Hello Alexa, Starting today, use the "Yelp" method. At the same time however, begin teaching "Leave It" from the "Leave It" method. As soon as pup is good as the Leave It game, start telling pup to "Leave It" when she attempts to bite or is tempted to bite. Reward pup if she makes a good choice. If she disobeys your leave it command, use the Pressure method to gently discipline pup for biting when you told her not to. The order or all of this is very important - the yelp method can be used for the next couple of weeks while pup is learning leave it, but leave it will teach pup to stop the biting entirely. The pressure method teaches pup that you mean what you say without being overly harsh - but because you have taught pup to leave it first, pup clearly understands that you are not just roughhousing (which is what pup probably thinks most of the time right now), so it is more effective. https://wagwalking.com/training/train-a-shih-tzu-puppy-to-not-bite When pup gets especially wound up, she probably needs a nap too. At this age puppies will sometimes get really hyper when they are overtired or haven't had any mental stimulation through something like training. When you spot that and think pup could be tired, place pup in their crate or an exercise pen with a food stuffed Kong for a bit to help him calm down and rest. Also, know that mouthiness at this age is completely normal. It's not fun but it is normal for it to take some time for a puppy to learn self-control well enough to stop. Try not to get discouraged if you don't see instant progress, any progress and moving in the right direction in this area is good, so keep at it. Commands that increase self-control in general and teach pup calmness are also good things to teach. These commands will take time to teach of course, but they can also be a great way to create your own puppy class with pup. If you have other friends' with puppies, why not invite them over, sending them the following videos and articles too, and practice it all together - allowing puppies to learn and be socialized. Place: https://www.youtube.com/watch?v=omg5DVPWIWo Heel article - The turns method: https://wagwalking.com/training/train-a-poodle-to-heel Down-Stay: https://www.thelabradorsite.com/train-your-labrador-to-lie-down-and-stay/ Out - which means leave the room: https://www.petful.com/behaviors/how-to-teach-a-dog-the-out-command/ Come: https://wagwalking.com/training/train-a-whippet-to-recall Finally, check out the free PDF ebook AFTER You Get Your Puppy at the link below: www.lifedogtraining.com/freedownloads Best of luck training, Caitlin Crittenden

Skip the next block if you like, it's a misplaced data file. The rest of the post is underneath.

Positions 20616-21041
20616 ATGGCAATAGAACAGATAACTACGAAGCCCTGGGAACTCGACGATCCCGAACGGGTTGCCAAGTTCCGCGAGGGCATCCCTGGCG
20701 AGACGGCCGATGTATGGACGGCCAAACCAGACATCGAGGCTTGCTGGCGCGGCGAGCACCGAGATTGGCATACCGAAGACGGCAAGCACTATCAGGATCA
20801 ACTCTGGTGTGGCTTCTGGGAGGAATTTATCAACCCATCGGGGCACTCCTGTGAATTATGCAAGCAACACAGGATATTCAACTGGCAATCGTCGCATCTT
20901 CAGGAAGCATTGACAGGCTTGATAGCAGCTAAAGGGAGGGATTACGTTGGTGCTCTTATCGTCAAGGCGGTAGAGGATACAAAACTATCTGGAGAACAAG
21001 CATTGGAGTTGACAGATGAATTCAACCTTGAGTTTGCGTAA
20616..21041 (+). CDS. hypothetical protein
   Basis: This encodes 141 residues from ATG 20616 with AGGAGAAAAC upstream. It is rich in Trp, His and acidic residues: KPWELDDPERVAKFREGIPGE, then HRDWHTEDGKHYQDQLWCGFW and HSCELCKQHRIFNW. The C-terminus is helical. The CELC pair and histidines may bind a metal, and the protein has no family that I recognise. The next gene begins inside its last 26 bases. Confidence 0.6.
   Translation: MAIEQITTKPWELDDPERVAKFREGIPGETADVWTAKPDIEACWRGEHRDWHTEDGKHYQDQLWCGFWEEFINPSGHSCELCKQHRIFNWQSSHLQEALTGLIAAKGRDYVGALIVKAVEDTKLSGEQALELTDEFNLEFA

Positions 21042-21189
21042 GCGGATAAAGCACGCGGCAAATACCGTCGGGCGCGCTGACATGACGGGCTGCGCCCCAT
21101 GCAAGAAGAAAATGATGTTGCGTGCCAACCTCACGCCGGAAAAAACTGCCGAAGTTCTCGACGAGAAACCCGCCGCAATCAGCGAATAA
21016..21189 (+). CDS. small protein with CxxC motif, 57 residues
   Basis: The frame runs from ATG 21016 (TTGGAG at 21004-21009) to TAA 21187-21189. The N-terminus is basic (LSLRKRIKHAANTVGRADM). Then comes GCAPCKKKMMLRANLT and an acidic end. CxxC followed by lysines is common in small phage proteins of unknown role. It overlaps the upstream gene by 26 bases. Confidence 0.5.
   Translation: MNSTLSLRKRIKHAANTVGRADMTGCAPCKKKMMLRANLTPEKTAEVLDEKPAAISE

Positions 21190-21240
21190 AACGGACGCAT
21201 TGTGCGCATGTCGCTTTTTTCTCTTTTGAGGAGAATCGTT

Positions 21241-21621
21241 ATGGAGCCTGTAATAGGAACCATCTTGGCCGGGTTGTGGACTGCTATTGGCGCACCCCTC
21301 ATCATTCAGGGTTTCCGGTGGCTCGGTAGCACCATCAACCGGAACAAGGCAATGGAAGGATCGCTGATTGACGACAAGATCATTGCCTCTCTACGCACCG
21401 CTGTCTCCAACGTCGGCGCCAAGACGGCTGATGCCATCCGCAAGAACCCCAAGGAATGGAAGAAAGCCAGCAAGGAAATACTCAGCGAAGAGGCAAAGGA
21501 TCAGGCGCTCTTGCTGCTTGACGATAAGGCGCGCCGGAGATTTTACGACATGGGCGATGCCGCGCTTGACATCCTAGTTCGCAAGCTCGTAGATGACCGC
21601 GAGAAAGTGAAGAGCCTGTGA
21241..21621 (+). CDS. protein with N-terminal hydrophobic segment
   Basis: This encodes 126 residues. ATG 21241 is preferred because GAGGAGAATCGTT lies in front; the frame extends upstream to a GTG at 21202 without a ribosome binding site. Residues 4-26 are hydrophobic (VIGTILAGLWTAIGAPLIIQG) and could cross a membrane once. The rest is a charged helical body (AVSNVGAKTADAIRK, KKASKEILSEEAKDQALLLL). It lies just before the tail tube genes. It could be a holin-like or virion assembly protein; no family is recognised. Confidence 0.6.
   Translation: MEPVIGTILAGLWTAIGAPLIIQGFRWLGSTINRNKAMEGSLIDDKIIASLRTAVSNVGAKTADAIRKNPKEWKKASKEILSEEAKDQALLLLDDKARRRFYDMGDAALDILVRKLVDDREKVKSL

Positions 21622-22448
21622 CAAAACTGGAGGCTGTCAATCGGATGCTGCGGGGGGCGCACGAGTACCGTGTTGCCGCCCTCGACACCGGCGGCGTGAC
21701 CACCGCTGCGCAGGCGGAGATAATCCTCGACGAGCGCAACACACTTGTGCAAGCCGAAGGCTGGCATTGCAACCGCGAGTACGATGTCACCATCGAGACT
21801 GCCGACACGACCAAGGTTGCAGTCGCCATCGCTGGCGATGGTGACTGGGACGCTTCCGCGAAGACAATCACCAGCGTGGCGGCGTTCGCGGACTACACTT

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Question
Luca
schnauzer
5 Months
0 found helpful
Question
0 found helpful
Luca
schnauzer
5 Months

My dog bites a lot and it hards for me to calm him down when he's hyper and the bitting is getting serious because he sometimes hurts my mother.

Darlene Stott
Darlene Stott
Dog Trainer and Groomer
93 Dog owners recommended

Hello, at this age, it is no longer cute puppy biting, it may be bordering on aggression. Teach Luca the Leave It Method as described here: https://wagwalking.com/training/train-a-shih-tzu-puppy-to-not-bite. This method is effective and also comes in handy with other instances such as getting Luca to drop something you don't want him to have etc. Luca is the ideal age for dog training classes. Taking him there will also help to calm him a bit as the training class is tiring for a dog (in a good way). The brain and the body are exercised - two important things when it comes to energetic puppies. Try to divert Luca's attention to something else when he bites and don't be afraid to tell him no with a firm voice. Don't use aggression, however, as it may set him off. Luca needs a lot of exercise, so make sure he is getting a couple of good walks a day. If the biting does not stop with your training, call in a trainer to come to the home. And don't forget, obedience classes are a must for a headstrong little Schnauzer. Good luck and happy training!

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Question
Gizmo
Shnauzer
9 Weeks
0 found helpful
Question
0 found helpful
Gizmo
Shnauzer
9 Weeks

He keeps biting even when Im in bed calm.

Alisha Smith
Alisha S., Dog Trainer
134 Dog owners recommended

Hello! Here is information on nipping/biting. Nipping: Puppies may nip for a number of reasons. Nipping can be a means of energy release, getting attention, interacting and exploring their environment or it could be a habit that helps with teething. Whatever the cause, nipping can still be painful for the receiver, and it’s an action that pet parents want to curb. Some ways to stop biting before it becomes a real problem include: Using teething toys. Distracting with and redirecting your dog’s biting to safe and durable chew toys is one way to keep them from focusing their mouthy energies to an approved location and teach them what biting habits are acceptable. Making sure your dog is getting the proper amount of exercise. Exercise is huge. Different dogs have different exercise needs based on their breed and size, so check with your veterinarian to make sure that yours is getting the exercise they need. Dogs—and especially puppies—use their playtime to get out extra energy. With too much pent-up energy, your pup may resort to play biting. Having them expel their energy in positive ways - including both physical and mental exercise - will help mitigate extra nips. Being consistent. Training your dog takes patience, practice and consistency. With the right training techniques and commitment, your dog will learn what is preferred behavior. While sometimes it may be easier to let a little nipping activity go, be sure to remain consistent in your cues and redirection. That way, boundaries are clear to your dog. Using positive reinforcement. To establish preferred behaviors, use positive reinforcement when your dog exhibits the correct behavior. For instance, praise and treat your puppy when they listen to your cue to stop unwanted biting as well as when they choose an appropriate teething toy on their own. Saying “Ouch!” The next time your puppy becomes too exuberant and nips you, say “OUCH!” in a very shocked tone and immediately stop playing with them. Your puppy should learn - just as they did with their littermates - that their form of play has become unwanted. When they stop, ensure that you follow up with positive reinforcement by offering praise, treat and/or resuming play. Letting every interaction with your puppy be a learning opportunity. While there are moments of dedicated training time, every interaction with your dog can be used as a potential teaching moment.